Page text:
In this work we consider two problems – one concerns finding fundamental units in totally real cubic field extensions of and the other concerns total escape of mass of compact orbits of the diagonal group in the space of 3-dimensional lattices. While these problems seem unrelated, we manage to construct sequences of examples of cubic rings\compact orbits for which we can compute the unit group (fundamental units) on the one hand and show full escape of mass on the other.
Totally real extensions and integral units
Given a finite extension , and its integer ring , it is usually a very hard and interesting question to find its unit group . For example, in the case where , finding integral units is equivalent to solving Pell’s equation . The structure of is well known by Dirichlet’s unit theorem. Indeed, let be all the distinct embeddings of in (so that ) , where are real embeddings and are conjugate nonreal embeddings. Then Dirichlet’s unit theorem tell us that where is the group of roots of unity in . A system of integral units which span together with is called a system of fundamental units, and in general it is very hard to find such a system.
In the following we shall concentrate on totally real extensions, i.e. and . A more geometric interpretation of the problem above can be described as follows. Letting we define
It is well known that under this map is a lattice in and the discriminant of is equal to . If , then ,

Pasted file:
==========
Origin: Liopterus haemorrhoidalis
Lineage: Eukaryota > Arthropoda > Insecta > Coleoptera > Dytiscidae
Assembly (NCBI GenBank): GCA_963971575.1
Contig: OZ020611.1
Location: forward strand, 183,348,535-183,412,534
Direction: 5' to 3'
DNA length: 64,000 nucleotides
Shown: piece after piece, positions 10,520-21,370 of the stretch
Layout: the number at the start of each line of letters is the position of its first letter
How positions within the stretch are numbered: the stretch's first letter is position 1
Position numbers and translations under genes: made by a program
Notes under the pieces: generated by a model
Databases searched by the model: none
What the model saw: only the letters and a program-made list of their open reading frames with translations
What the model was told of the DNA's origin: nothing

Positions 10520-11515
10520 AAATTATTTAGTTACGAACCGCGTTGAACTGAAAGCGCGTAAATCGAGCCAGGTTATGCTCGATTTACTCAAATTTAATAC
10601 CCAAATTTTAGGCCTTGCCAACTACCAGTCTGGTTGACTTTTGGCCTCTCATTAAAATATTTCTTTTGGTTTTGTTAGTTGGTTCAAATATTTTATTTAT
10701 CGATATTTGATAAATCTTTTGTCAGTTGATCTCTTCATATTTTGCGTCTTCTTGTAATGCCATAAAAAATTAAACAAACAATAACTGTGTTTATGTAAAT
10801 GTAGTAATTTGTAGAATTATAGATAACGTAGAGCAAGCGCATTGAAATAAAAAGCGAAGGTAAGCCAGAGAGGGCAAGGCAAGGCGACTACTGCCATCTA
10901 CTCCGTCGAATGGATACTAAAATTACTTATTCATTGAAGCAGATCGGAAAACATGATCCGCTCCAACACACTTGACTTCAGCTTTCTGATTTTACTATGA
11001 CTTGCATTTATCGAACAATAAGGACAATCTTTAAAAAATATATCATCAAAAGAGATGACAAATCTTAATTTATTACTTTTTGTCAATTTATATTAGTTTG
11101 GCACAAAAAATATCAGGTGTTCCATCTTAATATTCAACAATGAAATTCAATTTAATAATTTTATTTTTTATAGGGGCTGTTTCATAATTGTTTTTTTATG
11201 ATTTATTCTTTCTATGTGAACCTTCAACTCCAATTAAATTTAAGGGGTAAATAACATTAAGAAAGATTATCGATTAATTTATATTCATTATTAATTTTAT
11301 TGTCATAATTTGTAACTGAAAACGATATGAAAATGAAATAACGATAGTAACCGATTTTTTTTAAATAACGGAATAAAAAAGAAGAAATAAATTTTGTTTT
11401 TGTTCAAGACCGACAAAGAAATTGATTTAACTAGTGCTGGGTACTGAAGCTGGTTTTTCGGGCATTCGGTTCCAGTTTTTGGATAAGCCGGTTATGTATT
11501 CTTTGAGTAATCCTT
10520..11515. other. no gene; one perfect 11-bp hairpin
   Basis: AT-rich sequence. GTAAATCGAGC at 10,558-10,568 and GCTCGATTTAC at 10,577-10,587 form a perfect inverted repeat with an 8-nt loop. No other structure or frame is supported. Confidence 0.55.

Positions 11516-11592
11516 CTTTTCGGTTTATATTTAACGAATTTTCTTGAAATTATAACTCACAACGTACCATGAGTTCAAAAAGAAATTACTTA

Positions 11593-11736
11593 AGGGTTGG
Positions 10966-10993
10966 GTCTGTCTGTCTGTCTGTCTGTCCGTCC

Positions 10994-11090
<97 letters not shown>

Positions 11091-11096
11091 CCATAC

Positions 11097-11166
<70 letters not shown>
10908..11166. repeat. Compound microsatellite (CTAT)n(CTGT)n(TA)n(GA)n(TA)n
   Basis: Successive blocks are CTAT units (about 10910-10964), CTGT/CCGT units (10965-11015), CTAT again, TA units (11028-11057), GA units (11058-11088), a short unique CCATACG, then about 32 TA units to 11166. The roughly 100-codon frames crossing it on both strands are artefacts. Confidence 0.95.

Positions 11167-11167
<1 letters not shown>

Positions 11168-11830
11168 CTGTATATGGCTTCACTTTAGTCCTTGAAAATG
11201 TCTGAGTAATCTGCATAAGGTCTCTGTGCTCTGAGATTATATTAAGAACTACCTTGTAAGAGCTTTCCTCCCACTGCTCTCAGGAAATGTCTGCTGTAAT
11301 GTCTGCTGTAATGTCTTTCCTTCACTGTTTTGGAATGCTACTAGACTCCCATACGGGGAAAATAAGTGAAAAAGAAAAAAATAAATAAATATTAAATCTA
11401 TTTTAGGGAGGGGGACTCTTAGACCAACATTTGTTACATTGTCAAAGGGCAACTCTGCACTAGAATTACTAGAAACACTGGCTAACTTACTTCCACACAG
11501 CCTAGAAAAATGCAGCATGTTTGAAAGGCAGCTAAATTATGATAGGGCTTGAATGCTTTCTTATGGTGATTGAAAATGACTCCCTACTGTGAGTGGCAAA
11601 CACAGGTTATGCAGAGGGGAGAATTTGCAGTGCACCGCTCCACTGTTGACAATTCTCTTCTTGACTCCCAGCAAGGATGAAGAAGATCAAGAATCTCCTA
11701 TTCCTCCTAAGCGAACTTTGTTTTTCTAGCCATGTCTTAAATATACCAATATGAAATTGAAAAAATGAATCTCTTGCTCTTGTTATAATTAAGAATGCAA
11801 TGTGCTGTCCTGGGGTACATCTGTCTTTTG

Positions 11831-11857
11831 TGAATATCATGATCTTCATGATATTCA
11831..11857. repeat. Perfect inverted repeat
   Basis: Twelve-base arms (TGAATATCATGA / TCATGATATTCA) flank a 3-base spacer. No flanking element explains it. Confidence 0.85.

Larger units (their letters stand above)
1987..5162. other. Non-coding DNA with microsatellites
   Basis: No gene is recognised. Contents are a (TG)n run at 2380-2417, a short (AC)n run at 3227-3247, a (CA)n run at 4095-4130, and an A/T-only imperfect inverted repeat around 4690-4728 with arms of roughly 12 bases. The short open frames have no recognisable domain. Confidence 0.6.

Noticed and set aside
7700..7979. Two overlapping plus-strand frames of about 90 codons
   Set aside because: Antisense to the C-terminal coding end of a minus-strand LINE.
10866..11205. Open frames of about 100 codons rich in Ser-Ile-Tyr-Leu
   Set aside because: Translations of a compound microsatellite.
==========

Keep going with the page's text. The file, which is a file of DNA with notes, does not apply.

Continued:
and in particular if , then is in the stabilizer of in the group of all diagonal matrices. For simplicity, we shall identify between lattices which are reflections of one another through the principal hyperplanes, hence is invariant under . The other direction is true as well, i.e. the stabilizer of in the positive diagonal group is exactly . Moreover, for we have that , i.e. is in the group of determinant 1 diagonal matrices with nonnegative entries.
In order to study the phenomenon mentioned above we similarly define
so that is a unit if and only if , i.e. . With this notation, Dirichlet’s unit theorem states that is a lattice in (and its covolume is the regulator of up to a constant which depends on ). Moreover, it corresponds exactly to the stabilizer of in the diagonal group .
We call this lattice the Dirichlet unit shape of and we denote it by .
A similar construction can be done in a more general case. Recall that is called a full module if and and it is called an order if is a ring. Its stabilizer is defined to be , which is always a ring of rank in (i.e. it is an order). We then get that is a lattice in , and its Dirichlet shape (shape of the -orbit) is . We remark that while is an -dimensional lattice, its Dirichlet shape is an -dimensional lattice.
We shall denote the space of Dirichlet unit shapes of -dimensional full modules by . Since is not canonically isomorphic to , we shall only consider these lattices up to isometry, i.e. .
Compact -orbits and invariant measures
We now consider our second problem of escape of mass.
Once we fix a totally real expansion and a full module , we denote by the covolume normalization of in the space of unimodular lattices . Since is a lattice in , we obtain that is a compact -orbit. The other direction is true as well – any compact -orbit in contains a point of the form as above. More over, for any arising from full modules, we have that if and only if are full modules in the same field extension and for some . In particular, if is an integral ideal, then exactly means that are in the same class in the class group. Thus, in a sense, the study of -dimensional full modules up to principal modules (e.g. principal ideals) is equivalent to study compact -orbits in .